... the single largest development group in the entire city of Boston ... the Colleges and Universities which make our great City of Boston the college capital of the world. It would be my hope that if these Institutions were to be allowed to properly execute their Master Plans which coincide with proper Urban Development in the way of density and land use, that others would then have the ability to follow suit.
The first column "you" write doesn't have to cover everything. I think it should be specific enough that people want to read it; if it's too general, people will skim the first paragraph, see it doesn't offer anything new, then turn the page.

One idea would be to use a specific to make a general point.

Since the covert purpose of the column would be to drive traffic to this site, it would, of course, make sense if the column focused on a topic that we've all spent hours talking about.
Harvard/Allston is the obvious choice for this topic if we're to stay focused on a single case.
 

kennedy

Senior Member
Joined
Feb 12, 2007
Messages
2,818
Reaction score
0
Jimbo, that's what I'm trying to do. ablarc recommends the Harvard/Allston case, but I unfortunately am not as up to date on that development as some others.
 

Beton Brut

Senior Member
Joined
May 25, 2006
Messages
4,284
Reaction score
6
Okay...

I've been bummed about Shreve's, and needed a bit of a break. I went to some concerts, did some drinking, read a bit. I saw friends, rapped about life, the important and the trivial.

There are lots of good ideas in this thread, but thinking that I'm the one to lead anything but a troop of baboons isn't one of them. We don't need a leader -- we only need a commitment to purposeful action. The knowledge and tools to affect real change are already present.

I said in the Shreve's thread that I'm the sworn enemy of bad design and ill-conceived public policy. An article could call attention to these issues, but only grass-roots involvement by committed individuals in the public sphere (BRA and MBTA meetings, neighborhood charrettes, etc) will bring about the sorts of changes that a dense urban environment like Boston needs to prosper.

The fight to save Shreve's was ArchBoston's first step into the larger world, into the cauldron of big business and public policy, as it is doled out here in Boston. There were first meetings for some of us. Smart conversations. Good stuff. And for all our efforts, we lost. Maybe losing can be our teacher. Undesired outcomes are the fingerprints of bad ideas and processes.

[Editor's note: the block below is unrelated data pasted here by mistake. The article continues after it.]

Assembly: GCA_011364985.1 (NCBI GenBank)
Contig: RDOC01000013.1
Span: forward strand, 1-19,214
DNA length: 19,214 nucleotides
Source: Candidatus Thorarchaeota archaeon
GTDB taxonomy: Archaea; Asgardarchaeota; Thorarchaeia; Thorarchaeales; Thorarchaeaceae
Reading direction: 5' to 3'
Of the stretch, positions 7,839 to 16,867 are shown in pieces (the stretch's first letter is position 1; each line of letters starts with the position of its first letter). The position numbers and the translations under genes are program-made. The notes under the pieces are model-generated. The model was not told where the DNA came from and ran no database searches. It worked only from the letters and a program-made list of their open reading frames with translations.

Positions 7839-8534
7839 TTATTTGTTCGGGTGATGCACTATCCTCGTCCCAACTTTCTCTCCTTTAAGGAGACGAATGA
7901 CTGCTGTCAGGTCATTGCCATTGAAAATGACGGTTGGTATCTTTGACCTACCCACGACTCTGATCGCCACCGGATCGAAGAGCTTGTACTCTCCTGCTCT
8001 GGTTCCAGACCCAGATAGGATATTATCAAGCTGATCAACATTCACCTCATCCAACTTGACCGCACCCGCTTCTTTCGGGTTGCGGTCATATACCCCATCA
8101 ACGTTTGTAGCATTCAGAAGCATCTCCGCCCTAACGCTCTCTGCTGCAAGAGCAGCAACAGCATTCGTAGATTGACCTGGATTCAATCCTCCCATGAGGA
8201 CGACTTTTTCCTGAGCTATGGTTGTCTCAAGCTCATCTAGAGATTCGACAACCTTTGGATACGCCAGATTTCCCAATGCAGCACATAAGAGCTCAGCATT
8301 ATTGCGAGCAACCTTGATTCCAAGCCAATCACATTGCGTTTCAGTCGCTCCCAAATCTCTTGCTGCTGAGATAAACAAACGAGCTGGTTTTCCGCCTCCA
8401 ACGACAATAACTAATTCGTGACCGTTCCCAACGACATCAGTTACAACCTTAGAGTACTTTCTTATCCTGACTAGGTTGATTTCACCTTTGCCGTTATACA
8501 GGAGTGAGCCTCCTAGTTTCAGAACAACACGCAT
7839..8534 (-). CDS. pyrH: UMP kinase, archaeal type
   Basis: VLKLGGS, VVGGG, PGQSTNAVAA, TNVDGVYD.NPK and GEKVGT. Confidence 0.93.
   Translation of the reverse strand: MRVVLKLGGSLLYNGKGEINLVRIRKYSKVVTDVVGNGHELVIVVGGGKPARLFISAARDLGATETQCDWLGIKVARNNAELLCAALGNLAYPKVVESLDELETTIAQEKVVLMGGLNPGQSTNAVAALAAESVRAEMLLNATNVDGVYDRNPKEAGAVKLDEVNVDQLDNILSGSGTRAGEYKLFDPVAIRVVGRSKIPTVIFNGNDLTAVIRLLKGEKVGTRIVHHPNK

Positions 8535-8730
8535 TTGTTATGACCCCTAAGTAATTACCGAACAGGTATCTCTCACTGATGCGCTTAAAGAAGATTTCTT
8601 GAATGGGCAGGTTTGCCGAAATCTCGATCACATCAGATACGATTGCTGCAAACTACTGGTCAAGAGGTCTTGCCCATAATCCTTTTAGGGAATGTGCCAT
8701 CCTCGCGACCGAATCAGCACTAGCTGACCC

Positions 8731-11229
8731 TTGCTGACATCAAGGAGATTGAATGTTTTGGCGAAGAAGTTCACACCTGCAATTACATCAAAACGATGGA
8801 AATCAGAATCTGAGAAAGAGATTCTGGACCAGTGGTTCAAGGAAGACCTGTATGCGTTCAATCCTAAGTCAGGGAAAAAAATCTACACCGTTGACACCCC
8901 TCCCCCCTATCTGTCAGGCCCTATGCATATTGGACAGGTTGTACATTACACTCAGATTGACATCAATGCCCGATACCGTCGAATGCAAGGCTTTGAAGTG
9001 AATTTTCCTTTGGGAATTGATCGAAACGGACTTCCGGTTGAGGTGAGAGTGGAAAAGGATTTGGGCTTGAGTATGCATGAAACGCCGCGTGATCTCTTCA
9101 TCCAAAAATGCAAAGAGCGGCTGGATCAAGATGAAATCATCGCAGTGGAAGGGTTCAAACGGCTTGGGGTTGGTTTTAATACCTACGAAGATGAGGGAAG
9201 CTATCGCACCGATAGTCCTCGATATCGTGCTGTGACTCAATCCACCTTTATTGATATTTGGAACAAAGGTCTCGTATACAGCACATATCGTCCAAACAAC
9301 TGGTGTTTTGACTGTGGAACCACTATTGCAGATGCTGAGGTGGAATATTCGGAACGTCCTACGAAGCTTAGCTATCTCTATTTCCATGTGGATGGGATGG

We say we love democracy in America, but most people would rather watch Celebrity Rehab than go to a zoning meeting. We know more about Jennifer Aniston's ass than our Congressman's position on public transportation. We've infantilized generations of our poor, and house them in brick file-cabinets. My cynicism is a product of observations in my own neighborhood. Maybe I'm a jerk for using a broad brush.

I think we can all agree that things need to change.

The change that many Americans have yearned for kicks off in January. But who thinks the government is gonna solve our problems? We need to be the authors of solutions, block by block, in Cambridge and Charlton and Cohassett and Chicopee -- wherever we live. If Obama is to have a successful presidency, folks like us need to have a hand in it.

Maybe I'm not so cynical after all...

I've learned a tremendous amount of useful things on this board. Reading, thinking, interacting, provoking. At best, this place is like a good pub, without the risk of getting a knuckle salad if you say the wrong thing. And maybe that's all it needs to be.

But if some of us aspire to more, then there are ample opportunities in our own neighborhoods to make a difference. If you're excited about the built environment, you're ahead of your neighbors. Educate them. The littered vacant lot or dodgy house in your neighborhood is infinitely more important than a tower proposal downtown.

Away from the keyboards and into the streets!
 
Last edited:

ablarc

Senior Member
Joined
May 25, 2006
Messages
3,524
Reaction score
0
Whoever can conquer the street will one day conquer the state, for every form of power politics ... has its roots in the street.
I won't tell you who said that; truth from the mouth of a villain is still truth.
 

ChitchIII

New member
Joined
Jun 14, 2007
Messages
67
Reaction score
9
Jimbo, that's what I'm trying to do. ablarc recommends the Harvard/Allston case, but I unfortunately am not as up to date on that development as some others.
I've got to believe that Berkelee & Suffolk are the bests canidates for this article.
 

kennedy

Senior Member
Joined
Feb 12, 2007
Messages
2,818
Reaction score
0
Beton, that was a good rant. I'd say you should just submit that as a letter to an editor.

Chitch, I'm going to finish my outline today/tonight, and I'll private message it to you. I have a feeling it's not quite in the format that you want/expect, but at least it'll be a something we can get a start from. If you like the outline, I'll go ahead and make a draft.